Extra Points: The real test for Cutler remains Green Bay

You hate to make light of the NFL's concussion protocol but let's just say its inconsistency from week-to-week could certainly raise some eyebrows if you're in the Oliver Stone crowd.

Jay Cutler missed Chicago's Week 11 meltdown in San Francisco after suffering a concussion right before halftime against Houston back on Nov. 11 but damn any protocol -- he was never going to miss Sunday's game with Minnesota.

All the hand-wringing during the week regarding Cutler's health was just white noise to keep the media guessing. The veteran gunslinger owns the Vikings and would have flown in his own "independent" neurologist to get clearance to play the Purple if he had to.

"I felt confident about it. I felt good with the test," Cutler said after a dominating 28-10 win over Minnesota. "I had no symptoms of concussion, so I felt good. It was just a matter of going through the motions and talking to the doctors. I had a good week of practice."

An early Matt Forte fumble gave the Minnesota life for a few seconds on Sunday but as soon as Adrian Peterson gave it right back with his own miscue, it was game, set and match thanks to Cutler.

The box score for the Vanderbilt product wasn't out of the ordinary, reading 23-for-31 with 188 yards, with a touchdown and an interception, but it hardly told the whole story.

Cutler finished 15-for-17 in the first half when it counted as the Bears built a virtually insurmountable 25-3 lead against a Vikings team simply not built to play from behind.

"We wanted to see some rhythm and a little sense of urgency," Cutler said. "Guys just doing their job, play after play and getting some drives together."

Cutler used his Brett Favre-like arm to direct pinpoint passes into tight window after tight window as Chicago converted 10 of its first 13 third down conversion attempts.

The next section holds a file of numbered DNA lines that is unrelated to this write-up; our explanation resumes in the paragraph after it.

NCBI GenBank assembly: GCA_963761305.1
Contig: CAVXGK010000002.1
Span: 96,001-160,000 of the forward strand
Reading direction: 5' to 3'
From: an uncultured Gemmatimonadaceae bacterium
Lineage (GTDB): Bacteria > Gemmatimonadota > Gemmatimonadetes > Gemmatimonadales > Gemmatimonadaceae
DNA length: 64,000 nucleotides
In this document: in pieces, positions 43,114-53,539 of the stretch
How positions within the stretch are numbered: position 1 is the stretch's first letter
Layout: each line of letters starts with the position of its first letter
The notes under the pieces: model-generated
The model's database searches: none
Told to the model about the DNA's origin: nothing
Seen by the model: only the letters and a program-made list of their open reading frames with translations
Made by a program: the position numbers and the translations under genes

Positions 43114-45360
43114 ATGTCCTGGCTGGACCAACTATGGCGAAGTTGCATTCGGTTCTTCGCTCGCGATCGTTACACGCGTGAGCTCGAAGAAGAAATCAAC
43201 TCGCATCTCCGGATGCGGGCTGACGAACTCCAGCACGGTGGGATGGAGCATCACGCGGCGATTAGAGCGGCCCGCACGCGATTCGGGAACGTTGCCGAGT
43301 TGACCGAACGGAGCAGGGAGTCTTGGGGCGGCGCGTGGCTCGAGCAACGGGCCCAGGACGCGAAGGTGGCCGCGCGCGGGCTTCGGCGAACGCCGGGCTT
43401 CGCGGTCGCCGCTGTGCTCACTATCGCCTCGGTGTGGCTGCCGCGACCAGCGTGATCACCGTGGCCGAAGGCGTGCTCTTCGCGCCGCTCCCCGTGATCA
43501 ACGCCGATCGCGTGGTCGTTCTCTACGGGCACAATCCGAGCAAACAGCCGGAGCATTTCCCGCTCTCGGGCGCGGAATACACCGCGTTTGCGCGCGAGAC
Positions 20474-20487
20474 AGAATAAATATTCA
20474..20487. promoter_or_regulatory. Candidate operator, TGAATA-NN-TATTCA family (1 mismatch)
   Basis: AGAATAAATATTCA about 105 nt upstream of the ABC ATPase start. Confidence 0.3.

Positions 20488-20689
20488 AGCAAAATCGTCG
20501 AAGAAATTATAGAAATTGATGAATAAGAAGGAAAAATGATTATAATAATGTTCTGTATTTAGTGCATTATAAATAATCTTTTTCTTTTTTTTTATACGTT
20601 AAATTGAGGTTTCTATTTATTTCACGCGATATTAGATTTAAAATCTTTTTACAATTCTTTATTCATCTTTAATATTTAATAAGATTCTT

Minnesota was unable to muster much of a pass rush from Jared Allen or Brian Robison, who have both been dealing with nagging injuries for most of the season, and Cutler, who always seems to look like Dan Marino against the Vikings, played pitch-and-catch with Brandon Marshall all day.

"They had a great game plan. They executed well," Vikings cornerback Antoine Winfield said. "I don't know what their third down percentage was. They kept converting, kept converting. Once they got in the red zone, they were scoring touchdowns. We can't allow that to happen. The game got out of hand really early. We didn't really give ourselves a chance."

Part of it was certainly Minnesota's fault. You would think a player coming off a concussion with a left tackle named J'Marcus Webb opposite Allen would be as skittish as a cat but Cutler knows what the Vikings are about and that's why he has such a comfort level against them.

In fact the Vikings' plan on defense was so vanilla against a guy who was concussed two weeks ago, it was almost like Leslie Frazier, a member of Chicago's famous 1985 Super Bowl team, was a mole, intent on helping his old organization.

Mike Tice, the Bears' offensive coordinator and an ex-Vikings head coach, had no such divided loyalties, employing max protection schemes and instructing Cutler to take advantage of simple and ultimately futile zone coverage as the Bears halted a two-game skid and opened up a one-game lead over the Green Bay Packers in the NFC North after the Pack fell to the Giants later on Sunday.